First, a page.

Micro Chip Management of Brood Fish

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The PERCH MAN ABN 42 065 149 145

Quality fingerlings don't just happen.

Quality fry/fingerlings are the result of good brood fish management. We produce fish, specificly for grow out farms. For over a quarter of a century we have been line breeding our fish. Selecting for desirable qualities such as body shape, disease resistance, spots, and of course, fast growers. Our breeders have been selected each season from fish obtained from our fingerling customers in Australia and our own "super shooters", and fresh wild fish. That is many generations of line bred fish!

No hatchery anywhere has this history of line breeding Australian perch !

The fish we select from our Australian fingerling customers have been chosen from the first harvest of grow-out ponds. This means, we chose, usually about 50 fish from the very biggest of the pond being harvested, for the first time. That is, 50 out of thousands of fish. We also keep some fish from our own fingerling ponds. These particular fish are exceptional growers. I call them "super shooters." When we stock one of our ponds with larvae to grow on to fry for our customers, there are often a couple of fish that stand out. The pond harvest is tens of thousands of fish, and 2 to 5 of these fish are outstanding. The average weight of the fish being harvested may be about .3 of a gram, but these super shooters weigh many grams each. Hundreds of times bigger than the other fish in the pond.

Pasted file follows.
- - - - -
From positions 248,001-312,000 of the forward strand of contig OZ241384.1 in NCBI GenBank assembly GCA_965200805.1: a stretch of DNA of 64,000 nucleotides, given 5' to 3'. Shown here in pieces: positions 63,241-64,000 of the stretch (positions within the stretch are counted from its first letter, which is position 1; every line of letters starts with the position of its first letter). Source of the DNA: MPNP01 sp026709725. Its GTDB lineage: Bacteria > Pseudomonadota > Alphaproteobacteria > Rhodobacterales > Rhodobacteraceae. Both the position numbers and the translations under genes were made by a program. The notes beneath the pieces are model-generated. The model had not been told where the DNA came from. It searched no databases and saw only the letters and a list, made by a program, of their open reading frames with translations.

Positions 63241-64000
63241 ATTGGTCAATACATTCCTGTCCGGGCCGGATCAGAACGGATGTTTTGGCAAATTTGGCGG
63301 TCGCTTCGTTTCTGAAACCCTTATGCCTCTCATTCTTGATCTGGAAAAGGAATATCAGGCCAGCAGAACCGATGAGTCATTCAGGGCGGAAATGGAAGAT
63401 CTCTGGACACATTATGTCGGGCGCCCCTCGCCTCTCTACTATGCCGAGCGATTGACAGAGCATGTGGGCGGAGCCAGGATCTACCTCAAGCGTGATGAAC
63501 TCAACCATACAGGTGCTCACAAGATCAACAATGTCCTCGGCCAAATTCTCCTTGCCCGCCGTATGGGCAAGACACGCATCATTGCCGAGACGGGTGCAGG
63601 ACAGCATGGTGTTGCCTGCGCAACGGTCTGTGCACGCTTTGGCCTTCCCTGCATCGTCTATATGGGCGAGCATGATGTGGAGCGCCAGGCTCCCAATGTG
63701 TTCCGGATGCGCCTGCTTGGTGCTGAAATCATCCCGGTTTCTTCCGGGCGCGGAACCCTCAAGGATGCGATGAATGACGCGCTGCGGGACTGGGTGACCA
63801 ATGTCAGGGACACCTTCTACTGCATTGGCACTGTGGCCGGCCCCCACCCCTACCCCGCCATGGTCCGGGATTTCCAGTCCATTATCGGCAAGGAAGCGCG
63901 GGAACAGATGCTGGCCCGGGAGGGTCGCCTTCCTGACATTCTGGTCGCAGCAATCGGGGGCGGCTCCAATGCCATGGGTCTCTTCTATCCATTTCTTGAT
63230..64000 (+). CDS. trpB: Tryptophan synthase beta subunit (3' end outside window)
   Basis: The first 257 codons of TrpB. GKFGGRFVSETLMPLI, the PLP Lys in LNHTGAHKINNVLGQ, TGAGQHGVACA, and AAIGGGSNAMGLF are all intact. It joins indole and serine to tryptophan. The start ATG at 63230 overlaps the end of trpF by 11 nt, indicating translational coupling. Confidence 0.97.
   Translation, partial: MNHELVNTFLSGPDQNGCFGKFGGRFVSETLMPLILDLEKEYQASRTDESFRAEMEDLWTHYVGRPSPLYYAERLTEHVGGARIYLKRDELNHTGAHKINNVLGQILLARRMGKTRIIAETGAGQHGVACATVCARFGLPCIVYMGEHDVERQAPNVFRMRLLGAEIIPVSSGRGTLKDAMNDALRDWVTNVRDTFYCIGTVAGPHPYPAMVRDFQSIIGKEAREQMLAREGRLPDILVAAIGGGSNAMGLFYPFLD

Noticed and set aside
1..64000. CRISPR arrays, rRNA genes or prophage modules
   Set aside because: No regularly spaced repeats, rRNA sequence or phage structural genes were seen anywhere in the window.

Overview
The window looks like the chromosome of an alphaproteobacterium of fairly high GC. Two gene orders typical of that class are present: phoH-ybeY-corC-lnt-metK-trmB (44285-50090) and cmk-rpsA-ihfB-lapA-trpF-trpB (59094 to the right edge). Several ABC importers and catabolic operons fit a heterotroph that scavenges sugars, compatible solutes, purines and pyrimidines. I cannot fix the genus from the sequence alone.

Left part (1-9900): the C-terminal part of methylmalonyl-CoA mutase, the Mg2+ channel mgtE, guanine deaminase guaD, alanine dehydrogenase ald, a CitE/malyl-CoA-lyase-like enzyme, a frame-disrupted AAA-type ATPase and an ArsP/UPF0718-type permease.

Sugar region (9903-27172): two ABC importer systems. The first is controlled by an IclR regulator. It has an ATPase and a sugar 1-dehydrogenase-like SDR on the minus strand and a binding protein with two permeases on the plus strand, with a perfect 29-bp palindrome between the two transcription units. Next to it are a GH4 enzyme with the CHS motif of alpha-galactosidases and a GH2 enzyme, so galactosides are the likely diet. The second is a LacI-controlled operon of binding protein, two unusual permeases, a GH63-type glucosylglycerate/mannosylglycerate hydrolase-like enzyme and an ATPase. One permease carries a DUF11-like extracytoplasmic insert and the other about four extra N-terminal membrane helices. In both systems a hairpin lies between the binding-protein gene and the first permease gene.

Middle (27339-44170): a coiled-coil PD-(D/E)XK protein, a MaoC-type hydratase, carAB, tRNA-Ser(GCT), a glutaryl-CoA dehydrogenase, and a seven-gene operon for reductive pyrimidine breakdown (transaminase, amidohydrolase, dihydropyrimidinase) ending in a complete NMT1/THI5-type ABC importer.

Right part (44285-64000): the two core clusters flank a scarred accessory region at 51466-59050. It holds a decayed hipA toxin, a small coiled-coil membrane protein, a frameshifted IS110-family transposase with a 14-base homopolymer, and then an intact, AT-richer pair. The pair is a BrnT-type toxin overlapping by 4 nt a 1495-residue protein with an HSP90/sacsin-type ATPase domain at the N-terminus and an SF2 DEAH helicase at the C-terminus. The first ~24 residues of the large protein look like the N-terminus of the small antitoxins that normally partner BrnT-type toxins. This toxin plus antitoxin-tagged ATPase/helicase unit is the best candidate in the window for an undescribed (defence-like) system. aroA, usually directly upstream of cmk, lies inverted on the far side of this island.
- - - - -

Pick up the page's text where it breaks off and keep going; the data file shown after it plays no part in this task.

We also, under special permit, collect fresh wild fish to prevent our fish from becoming, inbred. We do this under advice from scientists and geneticists. They are the experts, and they advise us that if we don not introduce fresh wild genes we may find issues developing in our fingerlings and fry. Issues such as physical deformities, poor disease resistance, poor growth perfomance. Poor growth performance may manifest itself in a number of ways. Slow growth over the entire grow-out phase, or poor growth performance after the fish reach a certain size. For example, fish may reach 500 grams quickly, but do not reach 800 - 850 grams as quickly as they did in earlier generations of fish. Australian growers reported, very early in the history of the perch grow-out in Australia, that it was easy to grow fish from 500 grams to 800 grams. They reported that this is where the easy profit was to be made. That is not the case now, with some farms. Those farms find that the fish growth slowed noticeable after 500 grams. This can be common in some species of fish. Take tilapia for example. This species can stunt readily. They have been commonly reported to become reproductive at a very small size, with very slow growth performance. This should be taken as a warning that inattention to genetic management can and does result in catastrophic loss of profit to grow-out farms.